‘EVERYDATA’ is a book co-authored John Johnson and Mike Gluck – both class of 1991.
Bibliomotion is thrilled to announce the launch of EVERYDATA: The Misinformation Hidden in the Little Data You Consume Every Day by John H. Johnson, PhD and Mike Gluck (April 12, 2016).
The Global Information Industry Center reports that the average American – whether through emails, newspapers, weather forecasts, or fitness trackers – consumes roughly 34 gigabytes of data each and every day.
And while we know that a gigabyte is a unit of information equal to one billion letters or numbers, it’s hard to imagine how much data that actually is – let alone how our minds can absorb and interpret it. Whether it’s at work or home, this constant stream of data affects the decisions we make in every aspect of our lives.
Yet all too often, we make these decisions without fully considering the data that drives them. In their new book, EVERYDATA: The Misinformation Hidden in the Little Data You Consume Every Day (Bibliomotion, Inc.; Hardcover; April 12, 2016) John H. Johnson, PhD, leading economist and statistician, and co-author Mike Gluck teach readers to become effective, discerning consumers by explaining how to correctly interpret all the small bytes of data you encounter throughout the day (the “everydata.”)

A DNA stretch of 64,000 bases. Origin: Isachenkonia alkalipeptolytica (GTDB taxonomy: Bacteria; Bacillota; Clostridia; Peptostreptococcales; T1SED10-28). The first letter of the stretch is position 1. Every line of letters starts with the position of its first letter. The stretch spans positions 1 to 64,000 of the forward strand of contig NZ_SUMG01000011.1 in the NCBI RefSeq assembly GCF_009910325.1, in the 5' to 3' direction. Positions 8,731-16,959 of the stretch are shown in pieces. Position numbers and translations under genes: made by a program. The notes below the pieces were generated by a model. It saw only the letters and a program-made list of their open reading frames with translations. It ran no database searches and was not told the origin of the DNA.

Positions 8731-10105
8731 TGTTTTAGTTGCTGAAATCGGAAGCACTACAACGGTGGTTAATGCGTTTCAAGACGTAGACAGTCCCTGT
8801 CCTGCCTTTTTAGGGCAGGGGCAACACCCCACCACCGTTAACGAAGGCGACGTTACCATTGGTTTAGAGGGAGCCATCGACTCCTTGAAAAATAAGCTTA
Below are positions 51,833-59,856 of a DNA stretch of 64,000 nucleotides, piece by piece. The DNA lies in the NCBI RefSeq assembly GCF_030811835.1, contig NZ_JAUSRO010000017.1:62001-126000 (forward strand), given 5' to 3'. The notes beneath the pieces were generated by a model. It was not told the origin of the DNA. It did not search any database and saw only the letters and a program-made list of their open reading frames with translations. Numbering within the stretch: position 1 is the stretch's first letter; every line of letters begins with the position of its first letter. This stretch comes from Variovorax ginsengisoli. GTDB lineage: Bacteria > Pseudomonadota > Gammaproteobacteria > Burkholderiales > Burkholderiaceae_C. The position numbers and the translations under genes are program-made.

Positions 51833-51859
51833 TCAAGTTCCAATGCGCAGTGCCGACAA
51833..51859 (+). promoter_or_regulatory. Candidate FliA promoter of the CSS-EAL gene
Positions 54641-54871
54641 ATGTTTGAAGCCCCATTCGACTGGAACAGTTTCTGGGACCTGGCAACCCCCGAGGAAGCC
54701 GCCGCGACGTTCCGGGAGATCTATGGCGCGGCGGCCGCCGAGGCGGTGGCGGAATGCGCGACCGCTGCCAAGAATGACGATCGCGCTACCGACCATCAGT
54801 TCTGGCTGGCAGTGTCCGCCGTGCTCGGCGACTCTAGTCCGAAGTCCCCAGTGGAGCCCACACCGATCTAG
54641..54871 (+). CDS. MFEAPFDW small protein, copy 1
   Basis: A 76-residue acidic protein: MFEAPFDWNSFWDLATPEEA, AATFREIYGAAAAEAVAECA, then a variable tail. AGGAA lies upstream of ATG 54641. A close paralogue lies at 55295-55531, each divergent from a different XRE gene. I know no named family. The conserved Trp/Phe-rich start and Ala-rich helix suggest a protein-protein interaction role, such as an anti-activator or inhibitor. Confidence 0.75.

Drawing on examples of misinterpreted data from the realms of health, parenting, business, politics, retail, and more, the authors show how easy it is to be misled by statistics, for example:
- Nine out of 10 people throw out food that’s OK to eat because they misinterpret expiration dates
- Auto manufacturers misrepresent data so you can keep driving even when your gas tank is “empty”
- Millions of pregnant women avoid caffeine because they interpret correlation as causation
- One-third of parents mistakenly believe that vaccines cause autism
- The Electoral College system responsible for “red states” and “blue states” masks significant variations in the data
Each chapter presents a key data concept – from sampling and correlation vs. causation to cherry picking and forecasting – which builds upon the next. The result is an accessible primer on how to become an educated and critical consumer of data, one that entertains as it informs. You don’t need to perform sophisticated statistical analyses or spend days wading through studies and white papers in order to be smart about data. By recognizing the most common traps, asking good questions, and maintaining a healthy sense of skepticism, you will be well on your way to making better, more informed decisions.